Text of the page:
You have the choice of a black or white dial, with a wide range of straps, and white lacquer or blued hands. At around €6,000 to €7,000 you’ll have a rare piece of wristwear, with a wide range of ceramic (yes!) dials in rich colors should you eschew monochrome perfection. This month, Dornblüth launched an aventurine dial option for that sparkly night-sky view. Turn the 99.6-M around, and you have another very German reason to discover Dornblüth & Sohn. The intricate classicism of the hand-engraved balance cock with its swan neck regulator will leave you suitably impressed.

Glashütte Original SeaQ, the unexpected diver’s watch from Glashütte

Glashütte Original has a solid vintage tool watch in their catalog, and it’s the odd one out. That is exactly why I love it, and the rest of Glashütte Original’s portfolio is split. On one hand, the brand’s classic German horology encroaches on Lange’s territory with consummate ease. On the other end of the scale, GO knocks the ball out of the park with lusciously bright fumé dials.

The SeaQ exists as the brand’s only pure dive watch, of vintage descent from the original Spezimatic. The range has expanded to gold and diamond-infused versions, but the 39.5mm black-dial version remains the coolest. With large Arabic numerals, charmingly exaggerated for legibility, this is a deeply refined reissue. When you include the in-house caliber 39-11 and a dial manufactured under the brand’s own roof, the perfectionate detail makes this well worth its price of €10,300. With its only sports-dive watch, Glashütte Original simply pulled out all the stops, and it certainly shows.

The best of German Monochrome

A. Lange & Söhne 1815 Chronograph — the standard-setter

Yet another uni-compax, and one I seriously fell in love with when I tried it on at the Oslo Watch Fair back in December. It is 39.5mm and quietly elegant with an 11mm thickness — a textbook example of “stealth wealth”. The 1815 Chronograph is a serious investment at €57,400, but you get what you pay for. Every detail, from the rhodium-plated gold hands to the distinguished glint of white gold will remind you of one thing — perfection might just exist outside Switzerland. And I’ll tell you another thing. Once you try on an A. Lange & Söhne, your entire scale of quality and perception of finishing might shift.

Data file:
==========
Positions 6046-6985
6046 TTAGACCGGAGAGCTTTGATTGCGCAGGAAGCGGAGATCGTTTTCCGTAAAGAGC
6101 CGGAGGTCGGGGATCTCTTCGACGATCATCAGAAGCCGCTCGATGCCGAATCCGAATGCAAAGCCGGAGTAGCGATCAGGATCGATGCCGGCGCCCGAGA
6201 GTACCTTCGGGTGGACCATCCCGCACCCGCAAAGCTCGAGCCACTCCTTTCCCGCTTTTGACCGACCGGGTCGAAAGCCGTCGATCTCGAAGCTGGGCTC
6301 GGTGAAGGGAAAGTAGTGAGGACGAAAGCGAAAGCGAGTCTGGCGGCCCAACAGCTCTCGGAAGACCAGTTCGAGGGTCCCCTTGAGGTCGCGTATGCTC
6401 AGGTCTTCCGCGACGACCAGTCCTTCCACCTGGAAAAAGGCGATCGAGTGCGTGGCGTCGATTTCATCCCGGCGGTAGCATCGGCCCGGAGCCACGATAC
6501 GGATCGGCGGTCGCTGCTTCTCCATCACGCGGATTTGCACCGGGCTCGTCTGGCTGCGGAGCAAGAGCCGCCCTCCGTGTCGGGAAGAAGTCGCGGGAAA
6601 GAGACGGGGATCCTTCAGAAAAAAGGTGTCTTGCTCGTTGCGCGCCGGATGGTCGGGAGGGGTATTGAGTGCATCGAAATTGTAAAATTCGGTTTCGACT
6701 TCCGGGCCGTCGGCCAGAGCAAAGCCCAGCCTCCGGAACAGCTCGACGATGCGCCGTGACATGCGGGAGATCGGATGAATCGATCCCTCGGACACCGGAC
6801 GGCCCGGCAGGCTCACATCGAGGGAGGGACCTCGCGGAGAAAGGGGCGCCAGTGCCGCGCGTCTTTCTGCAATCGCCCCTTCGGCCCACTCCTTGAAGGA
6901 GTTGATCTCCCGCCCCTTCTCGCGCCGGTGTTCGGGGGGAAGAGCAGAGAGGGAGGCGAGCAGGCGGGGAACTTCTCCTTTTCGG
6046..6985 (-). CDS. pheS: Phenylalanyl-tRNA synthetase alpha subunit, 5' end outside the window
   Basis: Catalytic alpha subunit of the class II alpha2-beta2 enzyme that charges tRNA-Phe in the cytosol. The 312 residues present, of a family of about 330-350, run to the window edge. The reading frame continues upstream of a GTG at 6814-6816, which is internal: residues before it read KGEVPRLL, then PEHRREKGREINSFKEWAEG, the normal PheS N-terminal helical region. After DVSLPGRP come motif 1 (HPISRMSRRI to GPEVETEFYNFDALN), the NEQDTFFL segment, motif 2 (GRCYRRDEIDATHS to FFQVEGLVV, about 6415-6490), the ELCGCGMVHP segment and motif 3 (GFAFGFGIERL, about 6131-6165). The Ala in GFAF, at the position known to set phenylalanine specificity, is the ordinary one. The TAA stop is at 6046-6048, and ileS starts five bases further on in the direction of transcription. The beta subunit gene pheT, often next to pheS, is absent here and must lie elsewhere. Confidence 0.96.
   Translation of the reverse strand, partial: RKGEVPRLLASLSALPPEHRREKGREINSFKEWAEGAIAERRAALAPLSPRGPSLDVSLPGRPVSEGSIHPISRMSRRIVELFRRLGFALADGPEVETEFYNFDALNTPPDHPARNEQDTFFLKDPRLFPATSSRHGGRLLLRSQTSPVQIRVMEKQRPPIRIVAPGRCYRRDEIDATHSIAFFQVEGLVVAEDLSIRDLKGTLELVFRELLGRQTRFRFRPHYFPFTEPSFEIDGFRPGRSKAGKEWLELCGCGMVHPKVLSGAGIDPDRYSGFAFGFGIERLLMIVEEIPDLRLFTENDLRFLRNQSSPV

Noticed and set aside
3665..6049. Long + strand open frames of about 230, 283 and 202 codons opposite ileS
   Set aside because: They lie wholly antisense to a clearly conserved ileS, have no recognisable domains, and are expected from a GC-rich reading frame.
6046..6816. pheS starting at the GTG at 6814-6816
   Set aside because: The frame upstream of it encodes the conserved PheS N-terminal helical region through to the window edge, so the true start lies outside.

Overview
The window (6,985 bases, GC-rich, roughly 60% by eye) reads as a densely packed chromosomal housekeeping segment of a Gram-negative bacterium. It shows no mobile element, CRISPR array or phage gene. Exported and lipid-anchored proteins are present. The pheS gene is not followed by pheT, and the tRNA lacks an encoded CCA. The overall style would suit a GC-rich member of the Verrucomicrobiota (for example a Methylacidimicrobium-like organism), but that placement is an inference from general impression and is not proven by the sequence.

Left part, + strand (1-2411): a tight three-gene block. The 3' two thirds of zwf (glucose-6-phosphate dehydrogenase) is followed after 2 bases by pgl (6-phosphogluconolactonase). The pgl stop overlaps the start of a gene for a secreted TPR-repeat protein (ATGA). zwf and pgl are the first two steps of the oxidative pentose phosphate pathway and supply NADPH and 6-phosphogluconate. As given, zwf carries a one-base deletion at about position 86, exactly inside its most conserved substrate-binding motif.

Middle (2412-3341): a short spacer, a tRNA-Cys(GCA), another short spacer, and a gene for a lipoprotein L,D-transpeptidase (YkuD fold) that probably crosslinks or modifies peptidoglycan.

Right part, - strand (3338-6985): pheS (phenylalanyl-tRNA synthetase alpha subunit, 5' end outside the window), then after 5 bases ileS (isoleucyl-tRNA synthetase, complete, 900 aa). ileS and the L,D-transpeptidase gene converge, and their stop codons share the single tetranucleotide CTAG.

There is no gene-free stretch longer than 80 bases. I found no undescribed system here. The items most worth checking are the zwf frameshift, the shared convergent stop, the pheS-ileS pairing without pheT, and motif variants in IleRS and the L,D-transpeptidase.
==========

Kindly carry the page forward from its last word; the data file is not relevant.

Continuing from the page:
The best of German Monochrome

Though it has a style well known from mid-century designs like the Patek Philippe 5170, the 1815 range has a decidedly German flavor with its off-center registers. Behind the solid silver dial lies the intricate L951.5 caliber, its white print being a lesson in pad-printing excellence. Even the strongest loupe would challenge you in finding a trace of imperfection, even in the smallest of dots or serif angles. With its bottom-heavy layout, the 1815 Chronograph still manages to pull off a delicate balance of proportion with its stepped dial. The registers appear slightly darker with their snailed surface, and they are set apart by sword-shaped and diamond-ended pointers. For me, the A. Lange & Söhne 1815 Chronograph is one of the best German mechanical chronographs ever made, full stop. Start saving up.

Yes, this was a personal account of German monochrome style, and not meant as a complete list. Do you have other suggestions? Let us know in the comments. Who knows? There might even be a part two!